An exclusive look at POLITICO from the eyes of a hungry, young journalist
The “POLITICO way” goes a little something like this: brainstorm a great idea, team up with the most influential people in the business, and somewhere along the line, create a lasting impact that fosters reputable talent. That’s the mentality that drove the business into existence in 2007. It is also the same drive that created the POLITICO Journalism Institute (PJI) seven years later with the help of the Maynard Institute for Journalism and the American University.
It was just a few months ago that top POLITICO executives had an innovative idea to bring together young aspiring journalists in hopes of molding them into the next generation of Beltway reporters. To this day I’m amazed that I was one of the lucky dozen who was plucked from a group of 200 applicants to attend the inaugural program.
For 10 days in August, reporters, editors, and executives from POLITICO and other news bureaus shared their wisdom on how to cover Washington beats. One-on-ones with reporters gave me an exclusive list of tips on how to develop sources, become a policy expert, and even write a perfect, attention-grabbing headline. One meeting plunged us into a powerful conversation about the need for reporters on the diversity beat, while another taught us that an immoral decision could, in fact, be the most ethical for a journalist.
The Institute not only gave us a front row seat to Washington reporters, but also the opportunity to publish an article for a special print edition and online section.
The assignment? Take a broad topic and find an angle that answers whether Congress has or hasn’t tackled digital privacy for the millennial generation, and do so by deadline.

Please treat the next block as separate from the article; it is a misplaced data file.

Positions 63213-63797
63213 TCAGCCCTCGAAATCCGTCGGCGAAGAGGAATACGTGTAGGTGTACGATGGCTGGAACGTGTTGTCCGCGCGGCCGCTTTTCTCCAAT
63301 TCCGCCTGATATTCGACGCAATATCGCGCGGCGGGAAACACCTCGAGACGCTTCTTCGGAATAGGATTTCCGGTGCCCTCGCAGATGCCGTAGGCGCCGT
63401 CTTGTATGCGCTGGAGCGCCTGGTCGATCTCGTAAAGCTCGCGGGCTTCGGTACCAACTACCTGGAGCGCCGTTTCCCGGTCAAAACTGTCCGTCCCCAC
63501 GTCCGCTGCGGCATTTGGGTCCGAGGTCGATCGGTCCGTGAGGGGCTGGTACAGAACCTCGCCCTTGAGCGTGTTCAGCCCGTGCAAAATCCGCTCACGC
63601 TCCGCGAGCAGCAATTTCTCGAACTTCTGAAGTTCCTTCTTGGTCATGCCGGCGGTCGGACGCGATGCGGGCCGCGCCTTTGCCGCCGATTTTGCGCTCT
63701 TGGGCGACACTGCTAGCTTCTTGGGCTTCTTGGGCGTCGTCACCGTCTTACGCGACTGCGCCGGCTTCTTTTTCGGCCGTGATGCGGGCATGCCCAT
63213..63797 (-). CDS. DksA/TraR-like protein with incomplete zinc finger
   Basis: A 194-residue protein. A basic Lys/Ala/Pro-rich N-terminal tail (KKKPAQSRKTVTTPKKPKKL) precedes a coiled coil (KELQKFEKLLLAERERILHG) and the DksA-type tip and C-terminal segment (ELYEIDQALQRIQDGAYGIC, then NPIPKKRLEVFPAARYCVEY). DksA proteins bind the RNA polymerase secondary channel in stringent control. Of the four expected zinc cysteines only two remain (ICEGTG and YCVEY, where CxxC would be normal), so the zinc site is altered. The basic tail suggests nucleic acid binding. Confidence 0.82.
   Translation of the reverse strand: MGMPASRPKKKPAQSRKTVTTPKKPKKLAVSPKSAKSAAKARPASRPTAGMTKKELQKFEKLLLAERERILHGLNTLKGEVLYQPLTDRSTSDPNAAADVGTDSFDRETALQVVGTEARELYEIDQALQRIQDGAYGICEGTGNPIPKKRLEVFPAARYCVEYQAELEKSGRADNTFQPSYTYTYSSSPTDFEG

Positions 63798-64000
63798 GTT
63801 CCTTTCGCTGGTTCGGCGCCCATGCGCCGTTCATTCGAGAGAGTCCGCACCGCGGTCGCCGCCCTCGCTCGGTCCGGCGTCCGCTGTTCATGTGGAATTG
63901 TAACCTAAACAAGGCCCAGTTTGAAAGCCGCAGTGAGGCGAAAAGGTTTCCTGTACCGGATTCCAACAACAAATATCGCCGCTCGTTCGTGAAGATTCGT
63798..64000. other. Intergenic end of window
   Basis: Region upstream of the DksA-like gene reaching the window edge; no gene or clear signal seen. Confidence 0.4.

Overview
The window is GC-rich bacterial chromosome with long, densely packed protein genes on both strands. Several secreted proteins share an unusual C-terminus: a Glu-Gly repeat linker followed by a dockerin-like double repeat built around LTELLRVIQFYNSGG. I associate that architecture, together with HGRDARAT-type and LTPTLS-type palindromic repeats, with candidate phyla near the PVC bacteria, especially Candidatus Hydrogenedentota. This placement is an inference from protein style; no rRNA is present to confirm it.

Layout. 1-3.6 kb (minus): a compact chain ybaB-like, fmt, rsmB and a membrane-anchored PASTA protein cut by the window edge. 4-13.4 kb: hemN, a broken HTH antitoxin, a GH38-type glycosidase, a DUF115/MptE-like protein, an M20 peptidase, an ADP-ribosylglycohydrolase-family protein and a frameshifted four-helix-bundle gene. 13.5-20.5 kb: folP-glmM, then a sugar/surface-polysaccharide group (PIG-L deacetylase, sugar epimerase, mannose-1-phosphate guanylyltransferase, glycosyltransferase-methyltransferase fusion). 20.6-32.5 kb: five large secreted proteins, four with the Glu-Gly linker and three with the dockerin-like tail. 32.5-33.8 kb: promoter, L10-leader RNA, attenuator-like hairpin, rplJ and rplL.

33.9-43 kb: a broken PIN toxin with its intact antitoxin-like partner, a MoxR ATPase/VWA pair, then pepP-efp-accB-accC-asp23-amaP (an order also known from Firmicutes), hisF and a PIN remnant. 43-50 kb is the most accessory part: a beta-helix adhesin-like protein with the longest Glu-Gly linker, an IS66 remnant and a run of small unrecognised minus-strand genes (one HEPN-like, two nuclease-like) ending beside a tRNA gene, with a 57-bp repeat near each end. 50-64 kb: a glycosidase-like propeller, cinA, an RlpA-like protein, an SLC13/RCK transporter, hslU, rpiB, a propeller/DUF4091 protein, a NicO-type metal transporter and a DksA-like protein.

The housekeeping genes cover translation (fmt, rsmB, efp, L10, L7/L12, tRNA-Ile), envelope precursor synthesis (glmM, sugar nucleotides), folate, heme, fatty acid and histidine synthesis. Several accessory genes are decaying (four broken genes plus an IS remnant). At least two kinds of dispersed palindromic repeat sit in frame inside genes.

Working with a fellow PJI student, we decided to report on student data privacy in higher education. We spent all afternoon calling sources to not only brief us on the topic, but also feed us valuable quotes. Coffee became our best friend as we wrote and researched throughout the night, adding as much context to the story as possible.
It wasn’t the first time I felt like a real reporter, but it was my first time experiencing the “POLITICO way” of story production. Seeing how the print edition came together piece by piece made me realize that quality journalism can be produced everyday, and in a timely manner.
Of all the valuable wisdom I gained, there are two tips that have resonated with me moving forward. The first is to create a “brand” for myself that markets my skills as a necessary value to the newsroom. The second, and the most profound, came from POLITICO’s CEO and co-founder Jim VandeHei.
“Be hungry to learn,” he said. “You have to train yourself to soak up what others are doing better than you and doing worse.”
He may not have realized it, but his words of wisdom reinvigorated me for my career as a political reporter. I stay hungry, persistent, and self-motivated so that one day I can find myself back at POLITICO.